This story originally appeared at TomDispatch.com
Let’s see: today, it’s a story about rising sea levels. Now, close your eyes, take a few seconds, and try to imagine what word or words could possibly go with such a story.
Time’s up, and if “faster,” “far faster,” “fastest,” or “unprecedented” didn’t come to mind, then the odds are that you’re not actually living on planet Earth in the year 2011. Yes, a new study came out in the Proceedings of the National Academy of Sciences that measures sea-level rise over the last 2,000 years and -- don’t be shocked -- it’s never risen faster than now.
Earlier in the week, there was that report on the state of the oceans produced by a panel of leading marine scientists. Now, close your eyes and try again. Really, this should be easy. Just look at the previous paragraph and choose “unprecedented,” and this time pair it with “loss of species comparable to the great mass extinctions of prehistory,” or pick “far faster” (as in “the seas are degenerating far faster than anyone has predicted”), or for a change of pace, how about “more quickly” as in “more quickly than had been predicted” as the “world’s oceans move into ‘extinction’ phase.”
Or consider a third story: arctic melting. This time you’re 100% correct! It’s “faster” again (as in “than the Intergovernmental Panel on Climate Change forecasts” of 2007). But don’t let me bore you. I won’t even mention the burning southwest, or Arizona’s Wallow fire, “the largest in state history,” or Texas’s “unprecedented wildfire season” (now “getting worse”), or the residents of Minot, North Dakota, abandoning their city to “unprecedented” floods, part of a deluge in the northern U.S. that is “unprecedented in modern times.”
It’s just superlatives and records all the way, and all thanks to those globally rising “record” temperatures and all those burning fossil fuels emitting “record” levels of greenhouse gases (“worst ever” in 2010) that so many governments, ours at the very top of the list, are basically ducking. Now, multiply those fabulous adjectives and superlative events -- whether melting, dying, rising, or burning -- and you’re heading toward the world of 2041, the one that TomDispatch energy expert and author of Rising Powers, Shrinking Planet Michael Klare writes about today. It's a world where if we haven't kicked our fossil-fuel habit, we won’t have superlatives strong enough to describe it. Tom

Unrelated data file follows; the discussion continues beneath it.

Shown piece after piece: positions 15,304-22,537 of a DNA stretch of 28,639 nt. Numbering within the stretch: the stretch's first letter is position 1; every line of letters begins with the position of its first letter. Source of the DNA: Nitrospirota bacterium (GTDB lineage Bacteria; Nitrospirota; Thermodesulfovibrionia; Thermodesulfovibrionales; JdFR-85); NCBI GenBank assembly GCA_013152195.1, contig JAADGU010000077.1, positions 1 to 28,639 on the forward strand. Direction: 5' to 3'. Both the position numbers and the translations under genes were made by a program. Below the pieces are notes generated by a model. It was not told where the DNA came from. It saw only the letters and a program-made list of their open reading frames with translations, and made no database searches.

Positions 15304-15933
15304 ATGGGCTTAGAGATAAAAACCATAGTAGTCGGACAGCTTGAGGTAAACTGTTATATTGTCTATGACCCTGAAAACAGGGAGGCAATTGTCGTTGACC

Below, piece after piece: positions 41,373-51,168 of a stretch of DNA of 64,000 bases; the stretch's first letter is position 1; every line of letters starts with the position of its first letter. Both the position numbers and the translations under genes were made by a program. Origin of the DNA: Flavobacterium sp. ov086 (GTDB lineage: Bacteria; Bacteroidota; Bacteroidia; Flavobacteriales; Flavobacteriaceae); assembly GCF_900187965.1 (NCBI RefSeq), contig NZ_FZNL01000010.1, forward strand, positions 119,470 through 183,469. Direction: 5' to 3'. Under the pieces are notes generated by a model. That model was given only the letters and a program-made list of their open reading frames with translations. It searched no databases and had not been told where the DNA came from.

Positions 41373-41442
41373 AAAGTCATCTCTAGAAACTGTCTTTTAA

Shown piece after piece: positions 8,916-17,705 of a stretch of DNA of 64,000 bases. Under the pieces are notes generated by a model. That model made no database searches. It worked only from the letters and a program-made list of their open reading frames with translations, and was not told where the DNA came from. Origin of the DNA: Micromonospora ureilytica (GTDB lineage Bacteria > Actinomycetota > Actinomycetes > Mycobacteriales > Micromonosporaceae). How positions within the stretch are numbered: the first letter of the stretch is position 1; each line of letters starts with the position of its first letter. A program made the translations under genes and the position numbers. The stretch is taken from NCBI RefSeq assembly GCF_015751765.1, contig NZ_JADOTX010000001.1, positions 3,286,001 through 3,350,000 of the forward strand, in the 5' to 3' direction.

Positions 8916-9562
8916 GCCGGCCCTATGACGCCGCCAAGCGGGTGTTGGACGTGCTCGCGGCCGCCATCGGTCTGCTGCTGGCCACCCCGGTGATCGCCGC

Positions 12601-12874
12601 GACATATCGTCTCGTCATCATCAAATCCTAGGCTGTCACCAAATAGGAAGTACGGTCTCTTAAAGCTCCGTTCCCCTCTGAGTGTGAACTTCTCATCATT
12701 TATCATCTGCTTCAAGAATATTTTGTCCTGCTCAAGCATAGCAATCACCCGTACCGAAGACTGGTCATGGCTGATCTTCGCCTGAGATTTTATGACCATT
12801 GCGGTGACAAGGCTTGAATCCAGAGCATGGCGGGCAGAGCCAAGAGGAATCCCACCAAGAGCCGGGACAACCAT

The New Thirty Years’ War
Winners and Losers in the Great Global Energy Struggle to Come
By Michael T. Klare
A 30-year war for energy preeminence? You wouldn’t wish it even on a desperate planet. But that’s where we’re headed and there’s no turning back.
From 1618 to 1648, Europe was engulfed in a series of intensely brutal conflicts known collectively as the Thirty Years’ War. It was, in part, a struggle between an imperial system of governance and the emerging nation-state. Indeed, many historians believe that the modern international system of nation-states was crystallized in the Treaty of Westphalia of 1648, which finally ended the fighting.
Think of us today as embarking on a new Thirty Years’ War. It may not result in as much bloodshed as that of the 1600s, though bloodshed there will be, but it will prove no less momentous for the future of the planet. Over the coming decades, we will be embroiled at a global level in a succeed-or-perish contest among the major forms of energy, the corporations which supply them, and the countries that run on them. The question will be: Which will dominate the world’s energy supply in the second half of the twenty-first century? The winners will determine how -- and how badly -- we live, work, and play in those not-so-distant decades, and will profit enormously as a result. The losers will be cast aside and dismembered.
Why 30 years? Because that’s how long it will take for experimental energy systems like hydrogen power, cellulosic ethanol, wave power, algae fuel, and advanced nuclear reactors to make it from the laboratory to full-scale industrial development. Some of these systems (as well, undoubtedly, as others not yet on our radar screens) will survive the winnowing process. Some will not. And there is little way to predict how it will go at this stage in the game. At the same time, the use of existing fuels like oil and coal, which spew carbon dioxide into the atmosphere, is likely to plummet, thanks both to diminished supplies and rising concerns over the growing dangers of carbon emissions.